Payments made through blockchain technology could cut out these banking-related issues, letting money move freely between businesses and their customers, with no banks or payment processors needing to act as middleman. It could cut payment processing times to minutes (in some cases, from days or weeks), and completely revolutionize processes such as clearing. In fact, change is already happening – Mastercard opened up its own blockchain as an alternative payment method.

Sending and Receiving PRODUCTS

The Internet of Things (IoT) is getting bigger, and this technology combined with blockchain could allow for massive improvements in how customers pay for and receive products.

Customers commonly complain when they have paid for a product or service that they haven’t received. Those complaining customers are the tip of the iceberg of problems with dispatch and receipt of products – for every customer who complains, 26 remain silent. Those 26 customers are opportunities lost for businesses, as rather than highlighting service problems and giving companies a chance to improve on them, those customers just walk away.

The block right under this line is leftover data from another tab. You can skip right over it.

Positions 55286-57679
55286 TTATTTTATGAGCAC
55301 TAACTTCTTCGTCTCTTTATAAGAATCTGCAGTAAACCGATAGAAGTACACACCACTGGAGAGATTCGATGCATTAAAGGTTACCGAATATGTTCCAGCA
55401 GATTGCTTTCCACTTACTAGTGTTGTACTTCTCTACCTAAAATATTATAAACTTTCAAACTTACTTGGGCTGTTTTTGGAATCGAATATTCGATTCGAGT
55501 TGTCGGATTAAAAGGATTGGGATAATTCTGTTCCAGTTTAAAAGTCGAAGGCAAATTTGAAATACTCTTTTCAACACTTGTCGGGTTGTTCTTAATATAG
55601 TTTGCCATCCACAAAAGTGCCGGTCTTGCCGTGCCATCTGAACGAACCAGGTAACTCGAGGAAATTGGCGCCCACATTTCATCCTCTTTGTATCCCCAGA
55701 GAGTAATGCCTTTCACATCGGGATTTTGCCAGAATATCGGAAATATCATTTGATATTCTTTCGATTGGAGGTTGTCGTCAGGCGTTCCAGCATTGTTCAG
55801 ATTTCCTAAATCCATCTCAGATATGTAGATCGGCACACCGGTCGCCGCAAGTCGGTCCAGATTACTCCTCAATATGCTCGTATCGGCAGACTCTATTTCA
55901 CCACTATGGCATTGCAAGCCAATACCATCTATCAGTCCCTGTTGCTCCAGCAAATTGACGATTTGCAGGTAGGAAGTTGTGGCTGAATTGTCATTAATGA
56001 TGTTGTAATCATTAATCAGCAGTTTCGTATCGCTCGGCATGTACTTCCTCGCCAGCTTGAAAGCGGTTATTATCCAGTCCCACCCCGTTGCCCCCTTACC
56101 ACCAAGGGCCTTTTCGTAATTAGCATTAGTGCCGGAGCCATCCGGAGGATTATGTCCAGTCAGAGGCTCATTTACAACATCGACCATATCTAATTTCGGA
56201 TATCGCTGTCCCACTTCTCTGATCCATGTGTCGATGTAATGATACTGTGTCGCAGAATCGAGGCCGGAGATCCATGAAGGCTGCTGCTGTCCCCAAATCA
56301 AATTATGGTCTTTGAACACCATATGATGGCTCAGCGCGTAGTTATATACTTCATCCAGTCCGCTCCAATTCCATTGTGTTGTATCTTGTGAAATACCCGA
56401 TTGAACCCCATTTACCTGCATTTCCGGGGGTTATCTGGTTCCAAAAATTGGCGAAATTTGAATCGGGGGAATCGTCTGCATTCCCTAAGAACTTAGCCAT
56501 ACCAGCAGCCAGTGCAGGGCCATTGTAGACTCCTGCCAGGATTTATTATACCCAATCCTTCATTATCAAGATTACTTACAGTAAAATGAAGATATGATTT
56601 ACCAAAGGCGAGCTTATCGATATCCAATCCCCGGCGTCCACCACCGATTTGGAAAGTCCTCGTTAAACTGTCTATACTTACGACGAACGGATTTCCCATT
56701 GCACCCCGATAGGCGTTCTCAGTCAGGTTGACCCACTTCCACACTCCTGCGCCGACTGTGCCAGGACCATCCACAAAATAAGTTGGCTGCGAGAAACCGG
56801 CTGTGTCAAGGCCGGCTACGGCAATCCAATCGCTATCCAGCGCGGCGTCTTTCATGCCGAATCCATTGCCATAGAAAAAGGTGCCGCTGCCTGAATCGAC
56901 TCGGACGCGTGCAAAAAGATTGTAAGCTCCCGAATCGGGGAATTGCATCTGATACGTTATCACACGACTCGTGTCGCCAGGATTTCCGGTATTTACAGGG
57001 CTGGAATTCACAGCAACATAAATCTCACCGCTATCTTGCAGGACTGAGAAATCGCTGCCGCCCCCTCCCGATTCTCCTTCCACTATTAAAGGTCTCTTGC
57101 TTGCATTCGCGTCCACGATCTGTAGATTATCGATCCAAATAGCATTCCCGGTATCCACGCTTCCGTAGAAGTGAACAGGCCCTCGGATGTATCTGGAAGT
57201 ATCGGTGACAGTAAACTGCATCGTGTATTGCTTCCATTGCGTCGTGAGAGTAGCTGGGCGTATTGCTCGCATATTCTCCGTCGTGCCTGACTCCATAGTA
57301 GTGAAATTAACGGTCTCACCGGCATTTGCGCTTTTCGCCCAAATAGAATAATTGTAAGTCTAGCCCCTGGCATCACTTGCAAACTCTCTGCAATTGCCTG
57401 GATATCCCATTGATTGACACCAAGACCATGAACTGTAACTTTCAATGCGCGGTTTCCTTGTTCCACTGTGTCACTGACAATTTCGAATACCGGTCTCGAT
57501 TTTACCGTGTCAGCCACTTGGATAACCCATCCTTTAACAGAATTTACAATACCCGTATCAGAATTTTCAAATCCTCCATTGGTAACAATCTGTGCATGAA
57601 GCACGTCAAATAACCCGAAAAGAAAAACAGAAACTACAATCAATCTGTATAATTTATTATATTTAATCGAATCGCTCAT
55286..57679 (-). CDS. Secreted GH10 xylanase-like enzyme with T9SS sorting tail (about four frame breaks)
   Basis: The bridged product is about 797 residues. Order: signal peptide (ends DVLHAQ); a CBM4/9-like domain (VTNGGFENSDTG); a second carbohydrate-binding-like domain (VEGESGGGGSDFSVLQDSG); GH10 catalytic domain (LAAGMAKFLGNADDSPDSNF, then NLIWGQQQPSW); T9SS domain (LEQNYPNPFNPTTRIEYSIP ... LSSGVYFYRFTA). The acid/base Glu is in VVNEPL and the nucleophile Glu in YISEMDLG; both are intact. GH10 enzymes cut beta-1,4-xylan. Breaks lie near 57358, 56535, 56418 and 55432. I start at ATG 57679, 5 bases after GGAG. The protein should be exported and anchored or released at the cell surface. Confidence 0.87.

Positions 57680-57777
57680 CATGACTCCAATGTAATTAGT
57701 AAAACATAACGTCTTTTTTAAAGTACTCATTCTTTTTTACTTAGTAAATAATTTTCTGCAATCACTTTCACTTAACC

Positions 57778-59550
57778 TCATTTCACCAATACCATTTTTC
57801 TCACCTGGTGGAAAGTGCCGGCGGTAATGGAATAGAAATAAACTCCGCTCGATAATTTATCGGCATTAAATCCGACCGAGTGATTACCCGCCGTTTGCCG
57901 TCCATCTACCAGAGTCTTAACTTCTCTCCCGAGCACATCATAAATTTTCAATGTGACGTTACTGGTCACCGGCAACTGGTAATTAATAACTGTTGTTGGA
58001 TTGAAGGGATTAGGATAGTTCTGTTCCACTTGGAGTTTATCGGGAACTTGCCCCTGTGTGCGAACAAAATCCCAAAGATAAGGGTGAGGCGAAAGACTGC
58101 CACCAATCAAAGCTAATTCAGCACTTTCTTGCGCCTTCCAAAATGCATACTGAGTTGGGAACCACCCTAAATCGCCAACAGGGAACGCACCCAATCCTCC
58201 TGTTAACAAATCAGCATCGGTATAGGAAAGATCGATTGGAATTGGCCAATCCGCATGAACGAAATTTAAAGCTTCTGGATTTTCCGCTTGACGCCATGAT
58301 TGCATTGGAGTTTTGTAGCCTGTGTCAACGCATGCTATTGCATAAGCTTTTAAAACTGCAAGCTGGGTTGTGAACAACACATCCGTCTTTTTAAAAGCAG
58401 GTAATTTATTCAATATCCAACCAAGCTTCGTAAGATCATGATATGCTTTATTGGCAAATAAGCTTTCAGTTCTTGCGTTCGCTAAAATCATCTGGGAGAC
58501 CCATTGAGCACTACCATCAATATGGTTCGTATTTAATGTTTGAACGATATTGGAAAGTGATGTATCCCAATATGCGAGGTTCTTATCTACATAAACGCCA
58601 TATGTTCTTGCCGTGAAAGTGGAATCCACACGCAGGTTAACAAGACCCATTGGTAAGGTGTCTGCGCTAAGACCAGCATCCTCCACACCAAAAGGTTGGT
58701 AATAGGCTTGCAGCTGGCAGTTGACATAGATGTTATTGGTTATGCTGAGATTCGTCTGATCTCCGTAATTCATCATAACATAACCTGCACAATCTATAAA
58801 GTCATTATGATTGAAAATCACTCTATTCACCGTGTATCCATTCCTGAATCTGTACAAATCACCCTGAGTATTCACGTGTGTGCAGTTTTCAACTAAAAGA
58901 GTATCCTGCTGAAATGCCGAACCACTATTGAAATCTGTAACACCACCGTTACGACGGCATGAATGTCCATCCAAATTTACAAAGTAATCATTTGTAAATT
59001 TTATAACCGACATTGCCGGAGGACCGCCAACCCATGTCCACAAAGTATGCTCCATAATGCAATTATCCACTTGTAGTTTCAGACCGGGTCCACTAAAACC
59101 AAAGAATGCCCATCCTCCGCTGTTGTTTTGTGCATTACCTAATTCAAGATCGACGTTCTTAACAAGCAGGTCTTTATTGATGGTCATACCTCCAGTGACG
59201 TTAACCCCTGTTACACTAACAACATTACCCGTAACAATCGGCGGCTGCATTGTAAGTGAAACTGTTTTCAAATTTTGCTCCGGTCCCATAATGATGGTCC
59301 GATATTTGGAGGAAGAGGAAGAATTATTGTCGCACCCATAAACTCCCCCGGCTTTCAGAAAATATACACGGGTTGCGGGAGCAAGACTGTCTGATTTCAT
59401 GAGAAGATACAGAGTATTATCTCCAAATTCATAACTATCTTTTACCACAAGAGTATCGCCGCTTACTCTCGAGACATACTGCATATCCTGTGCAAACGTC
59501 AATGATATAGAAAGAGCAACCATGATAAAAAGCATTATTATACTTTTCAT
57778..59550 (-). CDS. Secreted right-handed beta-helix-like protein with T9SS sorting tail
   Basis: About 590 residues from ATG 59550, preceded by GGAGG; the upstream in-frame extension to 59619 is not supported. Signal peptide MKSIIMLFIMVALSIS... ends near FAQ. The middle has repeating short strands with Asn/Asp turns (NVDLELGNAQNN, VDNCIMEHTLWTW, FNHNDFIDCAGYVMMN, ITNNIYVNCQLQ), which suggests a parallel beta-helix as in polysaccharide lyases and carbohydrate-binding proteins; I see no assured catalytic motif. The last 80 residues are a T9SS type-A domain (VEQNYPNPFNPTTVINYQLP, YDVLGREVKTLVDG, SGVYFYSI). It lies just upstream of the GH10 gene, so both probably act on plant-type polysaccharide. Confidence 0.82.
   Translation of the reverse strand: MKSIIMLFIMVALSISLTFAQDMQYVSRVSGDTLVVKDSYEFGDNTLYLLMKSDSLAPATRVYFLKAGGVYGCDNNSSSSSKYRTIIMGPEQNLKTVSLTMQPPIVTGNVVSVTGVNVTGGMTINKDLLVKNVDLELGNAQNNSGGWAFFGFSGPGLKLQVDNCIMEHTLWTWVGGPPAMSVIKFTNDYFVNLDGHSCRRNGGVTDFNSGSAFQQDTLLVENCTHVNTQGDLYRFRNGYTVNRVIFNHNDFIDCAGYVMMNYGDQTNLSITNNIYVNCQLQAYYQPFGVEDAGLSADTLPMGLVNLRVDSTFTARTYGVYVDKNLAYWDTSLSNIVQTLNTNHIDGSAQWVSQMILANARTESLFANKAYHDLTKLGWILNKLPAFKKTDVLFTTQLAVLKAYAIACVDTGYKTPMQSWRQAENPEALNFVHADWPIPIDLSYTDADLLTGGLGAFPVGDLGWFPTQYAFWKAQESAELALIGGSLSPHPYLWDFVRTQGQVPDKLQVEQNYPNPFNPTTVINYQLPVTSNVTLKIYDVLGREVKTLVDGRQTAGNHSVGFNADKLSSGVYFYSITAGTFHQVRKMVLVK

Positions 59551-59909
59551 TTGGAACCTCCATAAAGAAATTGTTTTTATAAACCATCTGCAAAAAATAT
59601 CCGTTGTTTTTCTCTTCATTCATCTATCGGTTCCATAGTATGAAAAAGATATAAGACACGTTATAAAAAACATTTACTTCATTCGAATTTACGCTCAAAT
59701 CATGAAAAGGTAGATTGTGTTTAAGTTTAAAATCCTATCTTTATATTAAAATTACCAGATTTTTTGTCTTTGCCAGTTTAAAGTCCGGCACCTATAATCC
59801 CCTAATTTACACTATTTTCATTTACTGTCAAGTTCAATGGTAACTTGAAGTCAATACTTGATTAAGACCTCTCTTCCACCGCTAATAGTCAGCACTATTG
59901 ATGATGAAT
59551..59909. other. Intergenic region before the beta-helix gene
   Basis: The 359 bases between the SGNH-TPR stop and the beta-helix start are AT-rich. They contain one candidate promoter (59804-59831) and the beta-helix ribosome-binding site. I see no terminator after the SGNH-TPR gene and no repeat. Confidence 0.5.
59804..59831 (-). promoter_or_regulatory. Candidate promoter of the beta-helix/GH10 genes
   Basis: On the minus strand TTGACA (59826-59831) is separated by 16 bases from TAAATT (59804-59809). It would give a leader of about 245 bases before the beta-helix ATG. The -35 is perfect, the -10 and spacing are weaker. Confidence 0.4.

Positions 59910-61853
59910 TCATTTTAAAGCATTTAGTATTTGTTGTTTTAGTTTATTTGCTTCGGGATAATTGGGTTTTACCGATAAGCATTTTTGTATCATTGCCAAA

For example, IBM’s Watson IoT blockchain offerings allow for goods to be tracked along each point of a supply chain, with information about the status of a package updating via GPS as it moves, and payments being released when each section of a transaction is verified as having been completed smoothly. Holding this information in the blockchain means that neither party needs to prove the delivery status of a package if it goes astray – the transaction’s status is an objective truth held within the blockchain.
In future, businesses could even have the capability to take customer funds only when a product has been verified on the blockchain as received by the customer.